Tell us about your tour vehicle. Any notable breakdown stories?
Ford transit extended dually. Currently 65,000 miles, bought with 10,000 February of 2018. We built out the back third to be storage. It’s treated us very well – only some repairs that were covered by the extended warranty (replaced exhaust manifold, new catalytic converter.) Far as I can tell it’s performed magnificently under the 5000 miles/month circumstances.
This one doesn’t have any notable repairs, but the last van we had, a very big strong badass Honda Odyssey, was rear-ended on I-40 a couple years ago. We’re all okay, but still very scary. Don’t text and drive, folks.
How do you eat cheaply and/or healthy while on tour?
We pretty much eat a Whole Foods salad bar lunch every day. For the cheap option, Sheetz does a veggie sub for $2.20.
How many strings do you break in a typical year? How much does it cost to replace them?
I play double bass so I don’t really break strings. That works out well for me because a new set runs $200.
Where do you rehearse?
We don’t have a go-to space. It varies month to month. Our last one was a wedding venue barn out in the country in Chapel Hill. Big and open and hot. We frequently had to take a weather break – while a little rain on a large tin roof is soothing, a lot is deafening.
What was the title and a sample lyric from the first song that you wrote?
The first song I can remember writing was called “What Can I Do”. Its chorus repeated over and over “What can I do but run away from you.” Feelings are hard.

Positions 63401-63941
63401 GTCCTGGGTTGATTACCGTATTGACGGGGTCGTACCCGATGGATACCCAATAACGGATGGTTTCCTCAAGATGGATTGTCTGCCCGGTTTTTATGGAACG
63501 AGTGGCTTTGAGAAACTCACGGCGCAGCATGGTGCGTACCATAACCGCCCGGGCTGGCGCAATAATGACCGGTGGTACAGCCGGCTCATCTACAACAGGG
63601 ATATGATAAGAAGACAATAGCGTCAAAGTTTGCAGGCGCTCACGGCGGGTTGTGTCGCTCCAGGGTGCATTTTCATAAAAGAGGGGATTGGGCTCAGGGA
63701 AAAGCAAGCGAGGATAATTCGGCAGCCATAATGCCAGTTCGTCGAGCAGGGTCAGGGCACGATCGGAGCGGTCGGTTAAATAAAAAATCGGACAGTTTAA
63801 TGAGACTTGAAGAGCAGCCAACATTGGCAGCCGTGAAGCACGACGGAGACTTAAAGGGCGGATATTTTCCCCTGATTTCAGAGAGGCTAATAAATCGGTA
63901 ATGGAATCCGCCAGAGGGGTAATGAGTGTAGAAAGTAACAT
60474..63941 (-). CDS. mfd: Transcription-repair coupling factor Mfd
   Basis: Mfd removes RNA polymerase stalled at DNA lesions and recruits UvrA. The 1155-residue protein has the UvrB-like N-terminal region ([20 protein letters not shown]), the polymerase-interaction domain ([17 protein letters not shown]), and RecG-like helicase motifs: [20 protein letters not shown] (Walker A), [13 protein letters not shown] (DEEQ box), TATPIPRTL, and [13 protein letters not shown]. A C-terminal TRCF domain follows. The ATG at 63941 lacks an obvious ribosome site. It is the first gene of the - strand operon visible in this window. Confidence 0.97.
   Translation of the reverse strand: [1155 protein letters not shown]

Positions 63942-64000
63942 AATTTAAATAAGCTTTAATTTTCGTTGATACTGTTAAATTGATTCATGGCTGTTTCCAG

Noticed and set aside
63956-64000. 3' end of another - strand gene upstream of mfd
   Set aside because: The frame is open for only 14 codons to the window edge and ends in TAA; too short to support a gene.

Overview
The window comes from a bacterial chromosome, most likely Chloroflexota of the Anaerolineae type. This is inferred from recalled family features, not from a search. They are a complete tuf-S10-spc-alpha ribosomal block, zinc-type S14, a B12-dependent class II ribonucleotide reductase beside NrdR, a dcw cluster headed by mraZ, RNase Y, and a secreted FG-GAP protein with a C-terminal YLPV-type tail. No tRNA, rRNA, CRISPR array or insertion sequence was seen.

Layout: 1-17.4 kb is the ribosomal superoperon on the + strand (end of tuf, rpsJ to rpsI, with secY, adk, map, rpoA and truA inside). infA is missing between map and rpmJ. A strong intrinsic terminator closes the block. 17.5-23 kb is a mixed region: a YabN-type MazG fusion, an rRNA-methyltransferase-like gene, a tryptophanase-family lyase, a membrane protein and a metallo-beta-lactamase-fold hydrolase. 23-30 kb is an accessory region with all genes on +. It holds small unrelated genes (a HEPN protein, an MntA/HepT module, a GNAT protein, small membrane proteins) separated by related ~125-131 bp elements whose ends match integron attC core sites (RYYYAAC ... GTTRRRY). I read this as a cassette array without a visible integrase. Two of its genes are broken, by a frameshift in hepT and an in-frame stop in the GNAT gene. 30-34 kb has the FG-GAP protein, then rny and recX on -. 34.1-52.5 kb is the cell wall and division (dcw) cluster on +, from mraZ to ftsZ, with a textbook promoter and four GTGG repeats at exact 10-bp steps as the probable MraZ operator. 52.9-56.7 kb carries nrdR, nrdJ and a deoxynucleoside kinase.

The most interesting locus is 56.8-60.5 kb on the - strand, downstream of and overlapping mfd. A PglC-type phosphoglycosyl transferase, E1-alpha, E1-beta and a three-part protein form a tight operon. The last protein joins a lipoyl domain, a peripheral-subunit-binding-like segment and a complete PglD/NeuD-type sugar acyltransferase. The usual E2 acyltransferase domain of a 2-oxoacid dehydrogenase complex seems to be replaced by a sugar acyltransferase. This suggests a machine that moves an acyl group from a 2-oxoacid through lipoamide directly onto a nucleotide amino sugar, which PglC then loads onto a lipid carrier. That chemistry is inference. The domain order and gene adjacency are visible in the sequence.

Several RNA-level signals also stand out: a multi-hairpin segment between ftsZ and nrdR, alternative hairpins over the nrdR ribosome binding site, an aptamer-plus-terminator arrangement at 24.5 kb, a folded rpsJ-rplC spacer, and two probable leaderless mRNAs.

That was followed up by a song called “Tongue of Cornelius” that my high school band Quake wrote. Memorable lyrics included:
tongue of cornelius looking at me like tricky dick in his grave
flapping heavy like raven’s wings tryin’ to make it home in the rain
That was the coolest band I was ever in.
Describe your first gig.
The aforementioned band Quake set up all of our gear to run through the drummer’s Dad’s Bose speaker in the singer’s backyard on a stage we “borrowed” from our high school. Invite went out and a few degrees of separation all showed up with Busch Ice in hand. I’ll never be as cool as I felt that night.
What was your last day job? What was your favorite day job?
I still do odd jobs for a bit of cash, but my last full time job was as a whitewater kayaking guide. It was also by far my favorite day job.
How has your music-related income changed over the past 5-10 years? What do you expect it to look like 5-10 years from now?
We graduated from UNC and decided to go all in. So for the past six years it hasn’t been in proportion – it’s still pretty close to 100%. But it’s gotten a lot easier. We’re not raking it in, but it’s gotten a lot more comfortable than the pittance we first set out with. Hopefully in 5-10 years it’s just a bit more and a bit more stable. Music is a totally viable career if you can weather some slow months.
What one thing do you know now that you had wished you knew when you started your career in music?
The best thing you can do is to constantly be evaluating and reevaluating your decisions and industry norms. So continuously ask yourself: Is this song/lyric/statement/post honest? Is my craft evolving? In what direction is it evolving, and do I want it to go that way? Do my tours actually make me money, and does that matter to me?
There are no wrong answers if you’re being honest with yourself. Doing that and being conscious of what you’re doing and why you’re doing it is liberating and essential, because the only real reason to make a career in music is because you want to.